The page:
Sabzian acts. He acts with the Ahankhahs, and he plays a part in the courtroom. But everyone in this film pretends. The father, Mr. Ahankhah, pretends that he knew about the pretense all along. The mother pretends that her older son’s job is better than it is. The younger son, Mehrdad Ahankhah, pretends that he was afraid of a burglary. The judge is as much playing the part of a judge in this staged trial as actually judging. Sabzian/Makhmalbaf wants the family to see his film The Bicyclist in a theater because, he says, the theater’s version is less censored. (Here Kiarostami is playing on a well-known tactic of Makhmalbaf’s to evade the censors. He would show them a version with the objectionable parts cut out, but he would send to the theaters versions with those parts back in—another instance of pretense.) And, of course, Kiarostami is the biggest pretender of all. He pretends he is making a factual documentary, when he is in fact staging and directing all this and even creating the final outcome. We can understand social class in this context of pretense as a part you play in public, a role that society has cast you in.

A victim of social inequity, Sabzian pretends to be what he is not because he does not like what he is. In his courtroom speeches, he describes himself as a poor man without enough money to buy his son a treat. (In the top picture on the right, Kiarostami has shown him with a hole in his sock.) By contrast, he cut quite a figure as Makhmalbaf. People respected him. They did what he told them to do. He found that being—or pretending to be—this ideal self was like a drug, immensely satisfying, but dangerous. He felt guilty about his pretense.

Sabzian is not alone. Other characters in this little drama are not as they wish themselves to be. The journalist wants to be famous like celebrity journalist Oriana Fallaci. The soldier-policemen are displaced from their homes and reluctantly soldiering. They’re in, so to speak, the wrong place. The Ahankhah sons are unemployed or under-employed. They have the wrong jobs. The younger son wants to be an actor. The father was in the Shah’s army and has been unemployed since the revolution in 1979. The taxi driver was a pilot in the Iraq-Iran war, but now has to drive a cab.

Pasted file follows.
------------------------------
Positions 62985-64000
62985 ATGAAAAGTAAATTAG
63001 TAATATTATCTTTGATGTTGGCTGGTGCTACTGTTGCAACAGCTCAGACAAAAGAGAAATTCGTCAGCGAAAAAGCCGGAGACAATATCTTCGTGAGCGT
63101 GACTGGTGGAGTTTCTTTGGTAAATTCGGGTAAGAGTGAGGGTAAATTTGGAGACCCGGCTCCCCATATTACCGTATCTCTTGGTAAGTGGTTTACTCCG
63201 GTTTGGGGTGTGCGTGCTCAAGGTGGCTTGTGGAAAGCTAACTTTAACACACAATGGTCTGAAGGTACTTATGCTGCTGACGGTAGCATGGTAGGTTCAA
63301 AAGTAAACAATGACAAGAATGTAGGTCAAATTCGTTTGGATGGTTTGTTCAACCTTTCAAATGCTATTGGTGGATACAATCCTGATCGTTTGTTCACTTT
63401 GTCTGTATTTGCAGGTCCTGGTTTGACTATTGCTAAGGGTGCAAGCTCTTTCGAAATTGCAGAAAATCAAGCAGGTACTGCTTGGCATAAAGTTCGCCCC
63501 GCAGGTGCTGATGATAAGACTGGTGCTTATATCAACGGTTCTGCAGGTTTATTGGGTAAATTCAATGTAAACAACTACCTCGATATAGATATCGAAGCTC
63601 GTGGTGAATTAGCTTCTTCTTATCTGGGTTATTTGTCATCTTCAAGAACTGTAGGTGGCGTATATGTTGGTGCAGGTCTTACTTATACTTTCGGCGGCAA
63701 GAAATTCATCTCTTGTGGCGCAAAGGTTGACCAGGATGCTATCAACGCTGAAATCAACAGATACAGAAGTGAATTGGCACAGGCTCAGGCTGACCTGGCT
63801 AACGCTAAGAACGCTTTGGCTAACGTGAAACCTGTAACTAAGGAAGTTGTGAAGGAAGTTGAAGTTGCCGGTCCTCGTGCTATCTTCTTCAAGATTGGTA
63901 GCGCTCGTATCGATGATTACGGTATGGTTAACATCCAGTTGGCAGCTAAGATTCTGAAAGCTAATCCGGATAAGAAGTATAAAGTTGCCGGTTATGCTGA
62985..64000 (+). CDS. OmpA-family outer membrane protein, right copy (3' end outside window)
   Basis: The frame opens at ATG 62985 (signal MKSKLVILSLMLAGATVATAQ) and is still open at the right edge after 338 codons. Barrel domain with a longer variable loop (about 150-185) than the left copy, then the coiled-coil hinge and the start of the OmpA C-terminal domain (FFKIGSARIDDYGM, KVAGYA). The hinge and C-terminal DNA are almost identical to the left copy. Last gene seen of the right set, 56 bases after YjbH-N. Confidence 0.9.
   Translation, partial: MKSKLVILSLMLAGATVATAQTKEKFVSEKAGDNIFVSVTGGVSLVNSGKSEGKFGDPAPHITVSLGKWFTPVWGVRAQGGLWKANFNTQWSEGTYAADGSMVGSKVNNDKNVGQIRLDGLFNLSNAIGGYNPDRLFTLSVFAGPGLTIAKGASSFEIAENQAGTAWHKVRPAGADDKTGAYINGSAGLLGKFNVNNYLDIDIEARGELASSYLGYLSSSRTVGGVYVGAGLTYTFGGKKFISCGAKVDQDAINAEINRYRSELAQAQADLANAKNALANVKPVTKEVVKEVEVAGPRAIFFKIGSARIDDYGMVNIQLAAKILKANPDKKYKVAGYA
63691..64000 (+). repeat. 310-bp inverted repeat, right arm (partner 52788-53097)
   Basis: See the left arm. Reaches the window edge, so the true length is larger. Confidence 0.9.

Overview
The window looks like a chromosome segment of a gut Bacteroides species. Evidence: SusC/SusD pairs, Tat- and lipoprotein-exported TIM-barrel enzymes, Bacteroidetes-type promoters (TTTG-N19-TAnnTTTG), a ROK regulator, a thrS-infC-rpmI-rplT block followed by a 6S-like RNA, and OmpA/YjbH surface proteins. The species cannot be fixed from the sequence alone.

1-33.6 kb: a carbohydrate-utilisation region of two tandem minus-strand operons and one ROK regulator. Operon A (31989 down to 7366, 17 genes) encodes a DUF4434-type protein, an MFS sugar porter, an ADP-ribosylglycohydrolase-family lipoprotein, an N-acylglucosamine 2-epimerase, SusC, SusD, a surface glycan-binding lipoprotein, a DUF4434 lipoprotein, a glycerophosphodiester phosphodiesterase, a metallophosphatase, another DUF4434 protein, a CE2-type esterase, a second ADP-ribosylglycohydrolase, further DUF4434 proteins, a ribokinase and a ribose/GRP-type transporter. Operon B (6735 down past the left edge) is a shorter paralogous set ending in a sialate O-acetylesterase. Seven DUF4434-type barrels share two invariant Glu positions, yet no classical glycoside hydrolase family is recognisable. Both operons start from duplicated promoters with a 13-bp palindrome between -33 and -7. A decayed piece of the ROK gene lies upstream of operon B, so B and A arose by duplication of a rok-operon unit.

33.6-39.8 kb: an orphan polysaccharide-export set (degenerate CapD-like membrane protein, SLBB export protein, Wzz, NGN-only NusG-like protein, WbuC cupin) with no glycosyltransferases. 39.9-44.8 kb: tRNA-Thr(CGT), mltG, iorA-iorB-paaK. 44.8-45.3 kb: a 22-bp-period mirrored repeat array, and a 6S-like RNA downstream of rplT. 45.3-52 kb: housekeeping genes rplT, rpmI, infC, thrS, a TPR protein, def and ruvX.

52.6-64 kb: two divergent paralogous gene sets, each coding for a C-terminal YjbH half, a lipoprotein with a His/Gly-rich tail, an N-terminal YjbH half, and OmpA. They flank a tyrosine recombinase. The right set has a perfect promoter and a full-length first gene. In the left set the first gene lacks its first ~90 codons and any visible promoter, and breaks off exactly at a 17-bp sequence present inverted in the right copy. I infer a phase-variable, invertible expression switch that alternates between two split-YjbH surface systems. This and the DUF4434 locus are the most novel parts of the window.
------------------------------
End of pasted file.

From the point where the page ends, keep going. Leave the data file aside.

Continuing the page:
Interestingly, the people who seem to function effectively are all employed: the filmmakers, Kiarostami and Makhmalbaf—and the judge. Having a job, the right job, makes up part of Kiarostami’s social theme. Not having the right job creates a discrepancy between what they are and what they would like to be. The greater the difference, the stranger the person and the more the desire to do something about it.

Sabzian and the others represent a universal problem. A difference between ideal self and real self creates desire, in Sabzian’s case, an overwhelming desire to bring his real self in line with his ideal self, a film director or actor. The journalist desires fame and fortune. The Ahankhahs want revenge for having been fooled. Sabzian and Kiarostami and Makhmalbaf all want to make their films.

At the same time that we see some people forcefully driven, pursuing their desires, Kiarostami gives us non-eventful moments. He focuses on minor characters—the taxi driver, the clerk of court—when we want to see the principals. Kiarostami’s camera lingers on purposeless non-events. We watch the taxi driver kicking an empty aerosol can (for thirty seconds!) outside the Ahankhahs’ house when our desire is to see what is going on inside. Above all, instead of simply telling us the story, he shows us the making of the movie. He lets us see the camera or microphone from time to time. He records his preliminary interviews with Sabzian and the judge. He makes his sound equipment fail in the last sequence, when he doesn’t want us to hear what Makhmalbaf is saying.

The desires that drive his audience and all people form one of Kiarostami’s major themes. The boy in The Traveler wants to see the soccer game. The “engineer” of The Wind Will Carry Us wants to make a film. The central figure of A Taste of Cherry wants to commit suicide. The protagonist of Ten wants to find out women’s situation in Iran.